Raphael Masschelein (1942 – 2023)

Raphael Masschelein (1942 – 2023)

An enthusiastic teacher, a tireless ambassador

by André Weel

After a few years of illness, Professor Raphael Masschelein passed away on February 3rd in his beloved city of Leuven. As a result, international occupational medicine has lost one of its most passionate teachers and ambassadors.

Born in Zonnebeke in West Flanders, Raf, as he was simply called, went on to study medicine at the Catholic University of Leuven. As a student he was active in protecting the Groot Begijnhof from demolition. This medieval part of the city was bought by KU Leuven in 1962. This prevented a project developer from building flats there. As a champion of the Dutch language, Raf has not left himself unaffected in the language battle that raged at and around KU Leuven between 1962 and 1968. In short, he was a real 'rebellious' student of the 1960s.

Raf obtained his PhD at the University of Amsterdam under Professor Zielhuis. As a result, he was well acquainted with occupational health care in the Netherlands. He therefore constantly made comparisons between Belgium, where occupational physicians did not check absenteeism, and the Netherlands, where they did, at the expense of confidence in the company doctor. Throughout his professional life, Raf remained closely associated with KU Leuven, one of the oldest and best in the world. He became full professor of Medicine, specializing in occupational medicine. He also held several administrative positions at KU Leuven, such as that of chairman of student affairs. This made him very popular with the students. But he is best known as a propagandist of occupational medicine in Belgium and far beyond, including outside Europe.

Raf chaired the ICOH Scientific Committee on Education and Training for several years in the 1990s. He was also involved at an early stage in the European Association of Schools of Occupational Medicine (EASOM), which was founded in 1993, an association of European occupational medicine training schools. I had the pleasure of working with Raf for many years in an EASOM context. He was Chairman of the Board from 1995 to 2003. During that period we organized the first EASOM Summer School in Dresden in 2001. This Summer School was part of a European program called Leonardo da Vinci. The working title was Communication of occupational physicians with workers on health and safety issues. The Summer School was a success and provided a model for subsequent Summer Schools that EASOM still organizes annually. The financial settlement gave me sleepless nights. Without Raf's help - even if we were delayed for a few months - a correct final financial report would never have been delivered.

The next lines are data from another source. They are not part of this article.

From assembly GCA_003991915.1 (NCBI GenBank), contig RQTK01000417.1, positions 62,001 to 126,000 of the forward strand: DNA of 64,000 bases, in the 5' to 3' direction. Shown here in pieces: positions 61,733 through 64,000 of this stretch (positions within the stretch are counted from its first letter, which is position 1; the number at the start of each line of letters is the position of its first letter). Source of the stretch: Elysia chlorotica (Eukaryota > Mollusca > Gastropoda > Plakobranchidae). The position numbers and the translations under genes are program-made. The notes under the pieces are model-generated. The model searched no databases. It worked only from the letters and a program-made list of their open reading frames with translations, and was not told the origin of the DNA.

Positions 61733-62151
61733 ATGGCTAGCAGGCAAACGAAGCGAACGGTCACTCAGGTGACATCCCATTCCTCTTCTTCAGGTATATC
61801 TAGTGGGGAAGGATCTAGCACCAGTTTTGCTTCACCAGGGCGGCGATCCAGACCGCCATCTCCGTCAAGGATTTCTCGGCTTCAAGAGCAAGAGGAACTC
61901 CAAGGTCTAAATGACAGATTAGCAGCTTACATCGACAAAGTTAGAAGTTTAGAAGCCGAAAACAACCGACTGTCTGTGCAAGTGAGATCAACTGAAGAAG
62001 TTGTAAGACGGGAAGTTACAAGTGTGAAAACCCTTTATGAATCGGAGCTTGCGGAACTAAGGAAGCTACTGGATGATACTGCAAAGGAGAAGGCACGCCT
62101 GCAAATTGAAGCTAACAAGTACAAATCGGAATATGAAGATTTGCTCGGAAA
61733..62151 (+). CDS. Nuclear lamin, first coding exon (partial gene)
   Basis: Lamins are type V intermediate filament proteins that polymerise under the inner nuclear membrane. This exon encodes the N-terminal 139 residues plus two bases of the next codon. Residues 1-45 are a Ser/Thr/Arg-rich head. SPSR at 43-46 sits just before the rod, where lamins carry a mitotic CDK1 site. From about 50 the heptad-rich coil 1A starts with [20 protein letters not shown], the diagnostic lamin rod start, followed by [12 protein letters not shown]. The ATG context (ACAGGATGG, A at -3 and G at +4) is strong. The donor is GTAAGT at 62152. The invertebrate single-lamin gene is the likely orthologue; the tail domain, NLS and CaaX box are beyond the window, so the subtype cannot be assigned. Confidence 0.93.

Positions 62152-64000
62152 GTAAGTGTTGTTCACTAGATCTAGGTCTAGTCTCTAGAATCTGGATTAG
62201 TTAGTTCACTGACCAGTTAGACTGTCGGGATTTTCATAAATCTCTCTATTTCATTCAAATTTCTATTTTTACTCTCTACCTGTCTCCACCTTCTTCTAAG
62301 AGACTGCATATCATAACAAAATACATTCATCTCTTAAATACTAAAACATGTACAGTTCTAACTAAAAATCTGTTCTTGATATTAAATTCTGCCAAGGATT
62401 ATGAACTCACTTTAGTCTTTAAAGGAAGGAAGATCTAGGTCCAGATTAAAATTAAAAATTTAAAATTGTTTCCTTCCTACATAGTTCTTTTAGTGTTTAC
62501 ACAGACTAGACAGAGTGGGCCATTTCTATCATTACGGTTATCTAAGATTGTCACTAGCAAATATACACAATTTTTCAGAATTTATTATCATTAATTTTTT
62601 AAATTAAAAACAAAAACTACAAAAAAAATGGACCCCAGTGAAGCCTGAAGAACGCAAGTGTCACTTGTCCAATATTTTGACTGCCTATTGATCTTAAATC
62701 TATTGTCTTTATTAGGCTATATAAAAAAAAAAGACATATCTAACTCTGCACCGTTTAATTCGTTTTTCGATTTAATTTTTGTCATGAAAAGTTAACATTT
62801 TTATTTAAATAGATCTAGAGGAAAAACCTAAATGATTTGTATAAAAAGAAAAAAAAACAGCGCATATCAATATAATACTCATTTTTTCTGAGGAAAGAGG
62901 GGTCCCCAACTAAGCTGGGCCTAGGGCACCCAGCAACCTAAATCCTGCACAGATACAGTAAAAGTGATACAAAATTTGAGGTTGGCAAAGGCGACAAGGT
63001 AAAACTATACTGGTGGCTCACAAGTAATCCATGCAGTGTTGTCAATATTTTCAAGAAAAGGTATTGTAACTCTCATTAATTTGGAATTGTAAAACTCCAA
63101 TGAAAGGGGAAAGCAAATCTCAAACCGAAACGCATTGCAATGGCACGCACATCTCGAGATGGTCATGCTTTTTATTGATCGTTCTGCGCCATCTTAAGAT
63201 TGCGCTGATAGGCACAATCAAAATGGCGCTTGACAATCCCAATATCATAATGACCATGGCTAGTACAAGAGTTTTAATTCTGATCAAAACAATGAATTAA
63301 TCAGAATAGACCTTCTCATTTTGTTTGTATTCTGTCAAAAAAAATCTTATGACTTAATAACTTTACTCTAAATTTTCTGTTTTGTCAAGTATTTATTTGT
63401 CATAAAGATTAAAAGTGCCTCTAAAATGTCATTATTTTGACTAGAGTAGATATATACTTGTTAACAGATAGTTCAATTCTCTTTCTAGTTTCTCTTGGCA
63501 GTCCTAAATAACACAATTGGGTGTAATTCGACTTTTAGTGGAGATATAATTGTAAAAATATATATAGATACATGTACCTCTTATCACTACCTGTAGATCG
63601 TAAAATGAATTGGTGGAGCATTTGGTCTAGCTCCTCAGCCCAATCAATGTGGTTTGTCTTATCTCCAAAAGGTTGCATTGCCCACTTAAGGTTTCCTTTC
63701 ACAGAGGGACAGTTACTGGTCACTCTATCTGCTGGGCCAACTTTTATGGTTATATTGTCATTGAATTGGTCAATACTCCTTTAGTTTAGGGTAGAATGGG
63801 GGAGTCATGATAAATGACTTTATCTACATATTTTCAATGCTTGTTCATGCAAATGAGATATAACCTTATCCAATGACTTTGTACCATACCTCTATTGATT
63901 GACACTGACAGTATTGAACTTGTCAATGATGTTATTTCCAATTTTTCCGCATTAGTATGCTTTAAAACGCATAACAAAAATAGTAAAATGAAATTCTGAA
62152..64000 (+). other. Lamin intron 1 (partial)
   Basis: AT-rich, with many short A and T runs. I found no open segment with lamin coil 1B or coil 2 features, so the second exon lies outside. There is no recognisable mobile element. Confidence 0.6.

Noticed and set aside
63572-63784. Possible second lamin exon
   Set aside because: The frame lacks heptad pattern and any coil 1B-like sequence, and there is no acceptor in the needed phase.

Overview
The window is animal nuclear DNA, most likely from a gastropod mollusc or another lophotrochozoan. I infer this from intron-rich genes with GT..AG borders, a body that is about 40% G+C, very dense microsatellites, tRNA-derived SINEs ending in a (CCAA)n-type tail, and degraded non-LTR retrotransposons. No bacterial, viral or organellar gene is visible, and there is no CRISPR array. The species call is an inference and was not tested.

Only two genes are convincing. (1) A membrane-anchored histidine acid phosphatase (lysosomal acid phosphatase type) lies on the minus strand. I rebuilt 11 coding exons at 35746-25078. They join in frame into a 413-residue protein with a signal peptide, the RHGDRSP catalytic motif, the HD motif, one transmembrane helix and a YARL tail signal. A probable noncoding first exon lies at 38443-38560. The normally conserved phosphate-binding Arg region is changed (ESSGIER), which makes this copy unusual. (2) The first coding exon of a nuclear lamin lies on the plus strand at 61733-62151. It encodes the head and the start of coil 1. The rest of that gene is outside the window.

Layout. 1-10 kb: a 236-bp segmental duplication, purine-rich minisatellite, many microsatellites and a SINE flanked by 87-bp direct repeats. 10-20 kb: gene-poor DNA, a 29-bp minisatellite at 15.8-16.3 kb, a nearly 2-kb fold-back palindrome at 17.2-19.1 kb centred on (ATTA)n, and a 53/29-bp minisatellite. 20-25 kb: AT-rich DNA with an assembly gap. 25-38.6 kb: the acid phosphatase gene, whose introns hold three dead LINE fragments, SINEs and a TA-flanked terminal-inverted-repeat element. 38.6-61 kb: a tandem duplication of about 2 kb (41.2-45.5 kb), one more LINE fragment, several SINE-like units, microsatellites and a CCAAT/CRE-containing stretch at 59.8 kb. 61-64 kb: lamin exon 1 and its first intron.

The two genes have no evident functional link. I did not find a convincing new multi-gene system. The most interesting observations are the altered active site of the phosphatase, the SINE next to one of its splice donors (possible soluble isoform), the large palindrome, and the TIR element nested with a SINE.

The board of EASOM met in many European (capital) cities, but Leuven, and in particular the Groot Begijnhof, was certainly a preferred location. We always went for lunch at the nearby Faculty Club. Raf could never fail to point out the difference in lunch between Leuven and Amsterdam. The Burgundian lunch in Leuven was extensive and drizzled with wine. What a difference with the AMC in Amsterdam, where you had to queue for a cheese sandwich and a cup of buttermilk!

In 2003, Raf's son Wouter died in a traffic accident in Zeeuws-Vlaanderen. This fateful incident has deeply affected Raf, his wife and three daughters. Raf paused for a moment, but soon returned to the international scene and resumed the thread.

Raf retired in May 2008. KU Leuven organized an international farewell symposium for him on 29 and 30 May of that year entitled: Education and Training in Occupational Health. There were speakers from all over Europe. The lectures of this symposium as well as an interview with Raf are bundled in an entirely English-language special issue of The Netherlands Journal of Occupational and Insurance Medicine (TBV) that was published in December 2008. In the interview, Raf turned against the monopoly position of English when it comes to publishing and expressed his concerns about the virtual disappearance of Dutch in scientific literature. He also expressed his disappointment about the disappearance of TBV's Flemish counterpart, the Magazine for Occupational Health Care and Ergonomics, in 2007.

Even after his retirement, Raf remained active as a teacher. He provided occupational medicine training and further training in Romania and in the Russian city of Kazan for several years. When that also came to an end, he finally stayed at home more and developed into a passionate gardener and a sweet grandfather.
The last few years have been difficult. Chronic progressive illnesses increasingly hampered his daily functioning. Raf had to be admitted to a nursing home. But it remained possible to communicate with him and to reminisce about the 'good old days' of KU Leuven and especially of EASOM.

We miss a passionate person, a hard worker and at the same time a tireless bon vivant, verbose at times, but above all an extremely amiable and helpful colleague and friend.

© EASOM 2024